The ‘Joker’ Focuses On Mental Health, But At What Cost?

Image Via Vox

I watched the ‘Joker’ film last weekend and was rather disturbed as I walked out of the theatre. I had gone in expecting an origin story that would illustrate what pushed the Joker to the dark side. And that’s exactly what I saw on the screen: society ill-treating him to such an extent that he was just a time bomb waiting to explode. The makers of the film obviously wanted the audience to feel sorry for the anti-hero, and I did. And I was really liking the film – until the narrative blamed his violence on mental illness, thus perpetuating a popular stereotype.

See, many people already believe that a person with mental illness is dangerous to the people around them. But that couldn’t be further from the truth – in reality, a mentally ill person is more of a danger to themselves than others.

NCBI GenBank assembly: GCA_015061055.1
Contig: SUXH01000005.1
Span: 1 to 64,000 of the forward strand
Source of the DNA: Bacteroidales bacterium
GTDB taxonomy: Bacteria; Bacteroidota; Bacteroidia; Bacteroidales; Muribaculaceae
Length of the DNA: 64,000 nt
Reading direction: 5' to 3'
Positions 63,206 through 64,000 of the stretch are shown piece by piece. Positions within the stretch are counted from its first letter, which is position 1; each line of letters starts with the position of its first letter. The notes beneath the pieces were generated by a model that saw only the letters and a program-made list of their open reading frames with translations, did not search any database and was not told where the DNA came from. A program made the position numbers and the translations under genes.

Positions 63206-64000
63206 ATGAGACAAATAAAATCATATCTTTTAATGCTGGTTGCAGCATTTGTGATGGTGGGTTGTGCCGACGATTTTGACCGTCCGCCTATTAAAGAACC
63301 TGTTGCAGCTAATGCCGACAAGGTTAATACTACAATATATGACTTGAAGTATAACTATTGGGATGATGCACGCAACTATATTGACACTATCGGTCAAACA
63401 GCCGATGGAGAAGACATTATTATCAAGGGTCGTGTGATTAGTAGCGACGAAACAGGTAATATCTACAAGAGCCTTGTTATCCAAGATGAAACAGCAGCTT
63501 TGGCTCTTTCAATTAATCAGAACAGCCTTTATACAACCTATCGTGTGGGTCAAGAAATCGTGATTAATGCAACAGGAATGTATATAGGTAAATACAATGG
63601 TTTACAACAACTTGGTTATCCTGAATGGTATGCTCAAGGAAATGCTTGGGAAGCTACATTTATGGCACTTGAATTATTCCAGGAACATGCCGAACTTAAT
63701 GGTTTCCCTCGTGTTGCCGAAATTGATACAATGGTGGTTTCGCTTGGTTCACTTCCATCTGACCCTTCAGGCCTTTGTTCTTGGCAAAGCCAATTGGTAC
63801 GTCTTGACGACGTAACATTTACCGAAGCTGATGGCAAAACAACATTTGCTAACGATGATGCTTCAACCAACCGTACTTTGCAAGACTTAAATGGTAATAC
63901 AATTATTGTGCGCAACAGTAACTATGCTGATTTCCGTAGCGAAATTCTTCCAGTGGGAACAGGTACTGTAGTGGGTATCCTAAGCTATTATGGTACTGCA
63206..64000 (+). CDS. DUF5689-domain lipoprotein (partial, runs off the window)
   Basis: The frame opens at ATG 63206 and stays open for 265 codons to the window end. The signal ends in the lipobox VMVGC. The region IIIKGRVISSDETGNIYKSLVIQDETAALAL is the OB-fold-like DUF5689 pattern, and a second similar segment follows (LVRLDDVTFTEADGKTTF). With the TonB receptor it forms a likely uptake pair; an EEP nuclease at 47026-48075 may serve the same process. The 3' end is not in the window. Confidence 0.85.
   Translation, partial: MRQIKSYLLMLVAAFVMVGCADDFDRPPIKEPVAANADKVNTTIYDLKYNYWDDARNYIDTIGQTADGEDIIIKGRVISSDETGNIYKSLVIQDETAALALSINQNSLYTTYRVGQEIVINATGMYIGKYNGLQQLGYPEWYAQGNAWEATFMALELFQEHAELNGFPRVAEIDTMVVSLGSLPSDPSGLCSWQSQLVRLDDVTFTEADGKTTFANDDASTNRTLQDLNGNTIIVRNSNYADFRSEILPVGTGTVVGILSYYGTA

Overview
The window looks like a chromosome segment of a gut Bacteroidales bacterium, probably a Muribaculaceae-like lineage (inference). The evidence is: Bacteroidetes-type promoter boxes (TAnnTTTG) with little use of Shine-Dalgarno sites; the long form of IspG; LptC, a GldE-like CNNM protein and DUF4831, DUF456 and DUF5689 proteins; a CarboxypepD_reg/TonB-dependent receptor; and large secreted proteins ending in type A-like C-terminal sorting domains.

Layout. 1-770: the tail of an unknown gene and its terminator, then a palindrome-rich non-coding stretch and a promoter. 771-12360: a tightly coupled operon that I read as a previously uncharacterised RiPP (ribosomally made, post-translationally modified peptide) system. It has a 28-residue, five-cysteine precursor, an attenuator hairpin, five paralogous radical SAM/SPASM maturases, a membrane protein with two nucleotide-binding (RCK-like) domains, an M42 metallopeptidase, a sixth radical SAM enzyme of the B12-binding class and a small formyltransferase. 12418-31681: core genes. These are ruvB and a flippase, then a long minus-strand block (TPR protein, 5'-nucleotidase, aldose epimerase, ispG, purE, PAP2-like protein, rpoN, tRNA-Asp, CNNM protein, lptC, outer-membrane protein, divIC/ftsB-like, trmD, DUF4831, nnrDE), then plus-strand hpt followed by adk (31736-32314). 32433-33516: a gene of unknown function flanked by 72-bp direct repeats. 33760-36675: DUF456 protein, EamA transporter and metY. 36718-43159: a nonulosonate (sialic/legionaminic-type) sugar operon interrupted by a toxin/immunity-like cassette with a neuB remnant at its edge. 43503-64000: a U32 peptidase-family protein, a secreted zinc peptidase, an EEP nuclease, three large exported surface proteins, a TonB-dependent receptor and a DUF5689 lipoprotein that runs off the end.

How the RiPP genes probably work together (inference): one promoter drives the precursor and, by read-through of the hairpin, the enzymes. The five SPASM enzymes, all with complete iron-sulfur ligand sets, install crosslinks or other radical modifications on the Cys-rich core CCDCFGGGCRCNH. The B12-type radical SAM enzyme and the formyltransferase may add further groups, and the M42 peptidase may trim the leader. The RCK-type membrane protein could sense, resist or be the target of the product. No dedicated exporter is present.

Research has shown that people receiving effective treatment for a mental illness are no more violent or dangerous than the rest of the population. People with a mental illness are more likely to harm themselves – or to be harmed – than they are to hurt other people. “

While the film industry is not obliged to educate the masses about, well, anything, it is basic human decency to not propagate false beliefs like people with mental illness are a danger to others.

So while the film is engaging and worthwhile, I advise anyone who watches it to not buy into the ‘mentally ill people are a threat to society and should be avoided and locked up’ trope.

What did you think of the portrayal of mental illness in the Joker? Share your thoughts in the comments below.

2 thoughts on “The ‘Joker’ Focuses On Mental Health, But At What Cost?”

  1. I agree. It could have really helped raise mental health awareness if they didn’t show that violence is a part of the illness. People with any disorder are typically more dangerous to themselves than to others. And I say this as someone who has borderline personality disorder.

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